Undiagnosed genital tuberculosis seen in over 10 per cent couples seeking IVF: Doctors

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Expressing concern on the rising instances of genital tuberculosis, a number one explanation for infertility in each women and men, medical doctors warn that as a lot as (*10*).

“Genital tuberculosis is treatable in an early stage but can damage fallopian tubes in women and cause azoospermia (complete absence of sperm in semen) in men if diagnosis or treatment is delayed. The number of couples coming with genital TB have increased by over 10 per cent in the past 5 years. Medicines for tuberculosis can eradicate the bacterial infection but cannot revert the damage it has done, which is why such couples seek fertility services, depending on the seriousness of the impairment,” stated Dr Gauri Agarwal, founder-director, Seeds of Innocence.

According to Dr Agarwal, embryo switch has been essentially the most profitable IVF therapy for ladies who’ve genital TB whereas males can endure minor procedures corresponding to testicular sperm aspiration (TESA), in which sperm cells and tissue are extracted from the testicle utilizing a small needle and the sperm is separated from the tissue to fertilise eggs.

Notably, tuberculosis in the reproductive organs is simply one of many types of TB and is precipitated when the individual contracts the mycobacterium tuberculosis micro organism which is then transported by the blood to different organs. In girls, genital TB can have an effect on fallopian tubes and uterus, its endometrium lining and trigger adhesion of the uterine wall, generally known as Asherman’s syndrome. In males, it may trigger incapability to ejaculate, low sperm motility and incapability of the pituitary gland to supply ample hormones.

The variety of couples coming with genital TB have elevated by 10 per cent in the previous 5 years, says Dr Gauri Agarwal. (Source: Getty Images/Thinkstock)

According to Dr Amita Shah, medical director and head of obstetrics and gynaecology, Miracles Mediclinic; Apollo Cradle Hospital, Gurugram, genital TB is “mostly found in women when they face issues of infertility and go for treatment”.

“Although in most of the cases, it may not cause any symptoms or signs at all but some of the prevalent symptoms are weight loss, fatigue and mild fever, no menstrual bleeding or abnormally heavy bleeding and infrequent menstrual periods. The infection is always hard to diagnose because of the unawareness about the same and it is a silent invader of the genital tract. In some cases, bacteria might damage the reproductive organs. The chances of pregnancy in women suffering from genital tuberculosis are very poor even after completing the full treatment, though IVF can help in conceiving. Genital tuberculosis can be asymptomatic or may present atypical symptoms or even mimic other clinical conditions that make the situation even more challenging. Therefore it is necessary that we consider the possibility of TB in patients who have symptoms of infertility, chronic pelvic pain and menstrual dysfunction. This is very important for those women who fall unto the high risk category for TB infection,” stated Dr Shah.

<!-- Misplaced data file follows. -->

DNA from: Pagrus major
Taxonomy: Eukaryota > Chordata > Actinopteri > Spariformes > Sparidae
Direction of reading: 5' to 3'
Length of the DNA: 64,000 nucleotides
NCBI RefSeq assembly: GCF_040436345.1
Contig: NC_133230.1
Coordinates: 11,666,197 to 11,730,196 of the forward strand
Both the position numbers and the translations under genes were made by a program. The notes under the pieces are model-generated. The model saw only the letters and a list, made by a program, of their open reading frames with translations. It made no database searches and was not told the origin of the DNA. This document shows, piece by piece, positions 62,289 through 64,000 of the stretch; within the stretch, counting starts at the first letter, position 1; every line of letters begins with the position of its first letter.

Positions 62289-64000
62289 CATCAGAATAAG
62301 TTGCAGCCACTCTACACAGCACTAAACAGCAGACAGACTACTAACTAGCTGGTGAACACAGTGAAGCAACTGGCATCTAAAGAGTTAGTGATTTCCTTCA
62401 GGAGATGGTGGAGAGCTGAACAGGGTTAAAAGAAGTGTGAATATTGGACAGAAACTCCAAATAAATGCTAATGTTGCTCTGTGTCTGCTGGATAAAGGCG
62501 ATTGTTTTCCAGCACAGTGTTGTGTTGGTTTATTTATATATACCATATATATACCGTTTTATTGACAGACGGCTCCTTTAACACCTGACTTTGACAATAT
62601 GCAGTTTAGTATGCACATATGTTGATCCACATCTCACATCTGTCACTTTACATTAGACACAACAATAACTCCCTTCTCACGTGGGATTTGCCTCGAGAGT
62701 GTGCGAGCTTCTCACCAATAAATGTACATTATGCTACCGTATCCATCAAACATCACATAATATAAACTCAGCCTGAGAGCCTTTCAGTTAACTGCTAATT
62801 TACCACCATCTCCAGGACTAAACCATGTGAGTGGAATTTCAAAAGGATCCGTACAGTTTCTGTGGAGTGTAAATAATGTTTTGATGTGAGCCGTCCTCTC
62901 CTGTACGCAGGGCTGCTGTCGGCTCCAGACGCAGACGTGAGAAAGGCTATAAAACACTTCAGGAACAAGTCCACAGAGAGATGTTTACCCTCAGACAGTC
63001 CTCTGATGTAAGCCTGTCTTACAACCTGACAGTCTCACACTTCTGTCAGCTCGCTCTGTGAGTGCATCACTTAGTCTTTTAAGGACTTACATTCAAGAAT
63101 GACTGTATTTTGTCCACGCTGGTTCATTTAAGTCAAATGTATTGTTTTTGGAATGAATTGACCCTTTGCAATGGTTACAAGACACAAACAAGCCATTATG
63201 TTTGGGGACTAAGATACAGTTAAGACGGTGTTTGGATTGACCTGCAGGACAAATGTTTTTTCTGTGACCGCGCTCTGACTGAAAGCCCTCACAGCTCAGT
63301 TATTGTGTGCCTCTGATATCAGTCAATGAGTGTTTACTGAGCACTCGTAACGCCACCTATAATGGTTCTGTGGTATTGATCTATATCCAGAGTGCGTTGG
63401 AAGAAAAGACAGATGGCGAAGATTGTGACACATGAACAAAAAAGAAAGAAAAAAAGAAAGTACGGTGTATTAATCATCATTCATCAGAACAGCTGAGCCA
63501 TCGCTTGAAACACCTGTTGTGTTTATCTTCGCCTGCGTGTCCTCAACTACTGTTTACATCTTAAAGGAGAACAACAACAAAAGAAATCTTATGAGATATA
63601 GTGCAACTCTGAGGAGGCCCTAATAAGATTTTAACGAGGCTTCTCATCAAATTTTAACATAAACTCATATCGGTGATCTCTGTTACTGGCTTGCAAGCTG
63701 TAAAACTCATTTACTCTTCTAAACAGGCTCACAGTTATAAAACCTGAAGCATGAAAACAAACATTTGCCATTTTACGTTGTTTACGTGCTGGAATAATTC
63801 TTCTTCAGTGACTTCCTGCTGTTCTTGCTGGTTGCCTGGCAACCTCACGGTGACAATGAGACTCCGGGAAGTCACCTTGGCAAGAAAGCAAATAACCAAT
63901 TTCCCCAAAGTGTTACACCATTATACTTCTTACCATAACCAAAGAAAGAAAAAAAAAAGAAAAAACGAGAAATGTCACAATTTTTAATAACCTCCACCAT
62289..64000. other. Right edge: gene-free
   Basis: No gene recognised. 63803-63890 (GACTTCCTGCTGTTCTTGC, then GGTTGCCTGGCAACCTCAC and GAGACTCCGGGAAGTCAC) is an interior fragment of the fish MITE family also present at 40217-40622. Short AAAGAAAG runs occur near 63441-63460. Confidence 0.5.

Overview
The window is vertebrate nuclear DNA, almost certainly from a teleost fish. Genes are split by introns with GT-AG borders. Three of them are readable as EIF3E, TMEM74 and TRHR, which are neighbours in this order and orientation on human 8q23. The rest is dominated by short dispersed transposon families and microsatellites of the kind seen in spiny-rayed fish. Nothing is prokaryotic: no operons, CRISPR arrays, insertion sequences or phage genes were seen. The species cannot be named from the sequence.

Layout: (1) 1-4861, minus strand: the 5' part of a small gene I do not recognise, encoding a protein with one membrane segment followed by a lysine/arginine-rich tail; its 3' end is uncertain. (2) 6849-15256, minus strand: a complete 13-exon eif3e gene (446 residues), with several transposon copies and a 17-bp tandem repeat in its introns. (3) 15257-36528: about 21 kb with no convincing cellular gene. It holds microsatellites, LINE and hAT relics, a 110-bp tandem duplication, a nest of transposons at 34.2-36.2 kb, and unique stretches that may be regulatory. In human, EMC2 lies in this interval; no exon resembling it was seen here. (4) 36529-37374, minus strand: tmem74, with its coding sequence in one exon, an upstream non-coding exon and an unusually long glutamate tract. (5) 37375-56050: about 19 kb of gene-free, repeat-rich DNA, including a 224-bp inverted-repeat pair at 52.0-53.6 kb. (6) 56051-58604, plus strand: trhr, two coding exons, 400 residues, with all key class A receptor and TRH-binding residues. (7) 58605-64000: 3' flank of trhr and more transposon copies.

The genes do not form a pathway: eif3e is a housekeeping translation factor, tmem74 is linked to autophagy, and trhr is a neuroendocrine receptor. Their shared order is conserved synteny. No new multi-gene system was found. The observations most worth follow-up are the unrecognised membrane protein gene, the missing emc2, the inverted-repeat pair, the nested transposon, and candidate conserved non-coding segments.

According to the Indian Council of Medical Research (ICMR), half of the ladies in India seeking IVF process have been reported to have genital TB and the prevalence has elevated by greater than 10 per cent between 2011 and 2015.

“This is a very alarming statistics as India has about a quarter of the global TB burden and genital TB can be a silent infection. Lack of awareness about the disease and missing symptoms are key hindrances to control this health condition,” she talked about.

So, what can girls do?

“Women must watch out for symptoms such as irregular menstrual cycle, swelling in the genital area, vaginal discharge with blood, bleeding or pain after intercourse that may indicate an infection. Adopting safe sexual practices and getting a Bacille Calmette-Guerin (BCG) vaccine can help prevent acquiring an infection in both men and women. Besides, one must ensure well-ventilated rooms, natural light, and good hygiene practices to prevent infection,” added Dr Agarwal.

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